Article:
The day after millions consumed beer, barbecue and pyrotechnics to honor the 229th anniversary of our nation’s hard-won liberation from the British Empire, I’d like make a modest proposal. It appears at the end of this essay, but be patient: first I’d like to tell you why. If you read to the end and agree it’s worth putting this idea out to a wider audience, please forward this message.
A few nights ago, while I chopped vegetables, my husband read me Elizabeth Drew’s essay “Selling Washington” from the June 23rd \New York Review of Books\. In it, Drew, who is not exactly a flaming radical, details conservative Republicans’ success in putting over their “K Street Project,” which comprises two parts. Part one: punish lobbying groups that employ Democrats by denying them access to Congressional committees and other opportunities to influence policy; part two: reward those who do employ Republicans by inviting them to draft legislation, confer directly with members of Congress and reap solid economic returns on their campaign contributions.
Drew tells a tale of pressure tactics and baksheesh that knocked us for a loop. “Whoa!” I said to my husband, “welcome to the new banana republic.” “Yeah,” he said, “and we did it with borrowed bananas.”
Here’s just one of many examples from Drew’s essay:
“The energy bill passed by the House in April is a striking case in point. The oil-and-gas industry, a top contributor of campaign money?80 percent of it to Republicans?benefited from several of its new provisions. A study by the staff of Representative Henry Waxman, Democrat of California, shows that perhaps the most indefensible provision gave a waiver against lawsuits to manufacturers of MTBE, or methyl tertiary-butyl ether, a gasoline additive that’s a pollutant and suspected carcinogen. According to Waxman’s staff, this waiver is worth billions to energy companies; the major beneficiaries would be Exxon, which, according to the Center for Responsive Politics, contributed $942,717 to candidates in the last election cycle; Valero Energy, $841,375; Lyondell Chemical, $342,775; and Halliburton, $243,946. The bill also exempted from the Safe Drinking Water Act the practice of hydraulic fracturing, which is used to make natural gas wells more productive and can also have an adverse effect on drinking water. Halliburton would benefit from this provision as well.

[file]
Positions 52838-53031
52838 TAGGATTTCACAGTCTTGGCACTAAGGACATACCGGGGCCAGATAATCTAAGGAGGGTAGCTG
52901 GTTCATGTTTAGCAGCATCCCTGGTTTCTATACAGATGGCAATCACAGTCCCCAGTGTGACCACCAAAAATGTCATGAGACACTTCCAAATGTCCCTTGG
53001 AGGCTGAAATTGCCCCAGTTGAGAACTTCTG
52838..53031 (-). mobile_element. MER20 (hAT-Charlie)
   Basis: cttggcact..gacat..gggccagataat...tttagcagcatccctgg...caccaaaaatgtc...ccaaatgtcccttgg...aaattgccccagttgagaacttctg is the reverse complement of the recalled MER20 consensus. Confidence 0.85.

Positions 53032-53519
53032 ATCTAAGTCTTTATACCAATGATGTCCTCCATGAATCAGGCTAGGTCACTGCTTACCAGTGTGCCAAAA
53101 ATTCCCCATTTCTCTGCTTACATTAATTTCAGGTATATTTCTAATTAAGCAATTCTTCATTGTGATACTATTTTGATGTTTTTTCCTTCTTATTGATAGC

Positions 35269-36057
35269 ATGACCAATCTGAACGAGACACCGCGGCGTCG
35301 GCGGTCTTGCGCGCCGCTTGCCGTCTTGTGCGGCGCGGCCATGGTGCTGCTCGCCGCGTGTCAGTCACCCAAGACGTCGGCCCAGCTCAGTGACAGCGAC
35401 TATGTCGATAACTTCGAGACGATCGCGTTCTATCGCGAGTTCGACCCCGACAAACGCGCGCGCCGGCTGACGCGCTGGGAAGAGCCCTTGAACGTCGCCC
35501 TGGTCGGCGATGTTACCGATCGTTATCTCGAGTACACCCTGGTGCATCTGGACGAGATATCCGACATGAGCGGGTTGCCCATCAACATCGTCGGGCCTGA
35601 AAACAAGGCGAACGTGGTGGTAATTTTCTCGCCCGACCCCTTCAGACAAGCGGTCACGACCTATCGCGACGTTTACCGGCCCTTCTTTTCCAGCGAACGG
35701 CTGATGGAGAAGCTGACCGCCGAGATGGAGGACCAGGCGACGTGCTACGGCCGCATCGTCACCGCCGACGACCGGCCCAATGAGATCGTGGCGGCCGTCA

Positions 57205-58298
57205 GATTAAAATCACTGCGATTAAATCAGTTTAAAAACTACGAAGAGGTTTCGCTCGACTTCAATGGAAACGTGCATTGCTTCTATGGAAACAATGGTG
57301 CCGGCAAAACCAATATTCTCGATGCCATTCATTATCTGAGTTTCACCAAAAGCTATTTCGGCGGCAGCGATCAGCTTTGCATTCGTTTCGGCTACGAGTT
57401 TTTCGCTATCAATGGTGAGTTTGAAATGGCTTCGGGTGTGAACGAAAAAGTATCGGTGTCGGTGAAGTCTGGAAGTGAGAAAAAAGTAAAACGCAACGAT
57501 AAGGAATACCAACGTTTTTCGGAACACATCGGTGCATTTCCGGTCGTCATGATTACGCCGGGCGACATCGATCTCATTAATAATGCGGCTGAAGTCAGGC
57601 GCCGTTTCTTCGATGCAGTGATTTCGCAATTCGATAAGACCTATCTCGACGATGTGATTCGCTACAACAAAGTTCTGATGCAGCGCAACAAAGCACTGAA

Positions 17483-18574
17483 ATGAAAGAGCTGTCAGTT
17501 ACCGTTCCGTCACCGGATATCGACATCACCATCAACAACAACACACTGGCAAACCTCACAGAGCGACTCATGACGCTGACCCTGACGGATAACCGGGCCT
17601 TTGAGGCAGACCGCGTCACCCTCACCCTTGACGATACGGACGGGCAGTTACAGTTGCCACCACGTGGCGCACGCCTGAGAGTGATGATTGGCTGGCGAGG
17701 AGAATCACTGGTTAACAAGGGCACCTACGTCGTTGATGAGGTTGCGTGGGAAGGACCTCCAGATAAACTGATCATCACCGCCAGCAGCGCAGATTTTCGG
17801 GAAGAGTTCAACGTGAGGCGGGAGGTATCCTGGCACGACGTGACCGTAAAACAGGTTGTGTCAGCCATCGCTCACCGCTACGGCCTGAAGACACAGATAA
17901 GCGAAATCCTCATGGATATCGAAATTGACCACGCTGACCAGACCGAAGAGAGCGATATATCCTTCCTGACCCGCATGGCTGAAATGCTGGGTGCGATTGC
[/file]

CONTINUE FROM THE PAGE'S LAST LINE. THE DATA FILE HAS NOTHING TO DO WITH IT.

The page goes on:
“Another provision provided compensation to oil companies that bought leases, supposedly a speculative venture, on offshore sites where there is a moratorium on drilling. The compensation is worth billions of dollars to the oil industry. The bill also provided for the opening of the Arctic National Wildlife Refuge (ANWAR) to oil drilling?an invasion of the refuge that environmental groups have long tried to prevent. (Now that it contains more Republicans, the Senate passed a similar provision as part of its budget bill earlier this year.) The Democrats on the House Energy and Commerce Committee were effectively shut out of the drafting of the energy bill. House Democrat Edward Markey, a member of the Subcommittee on Energy and Air Quality, told me, ‘The energy companies got everything they wanted. Eight billion dollars in subsidies go to the energy companies, but to say that the conservation measures in it are modest would be a generous description.'”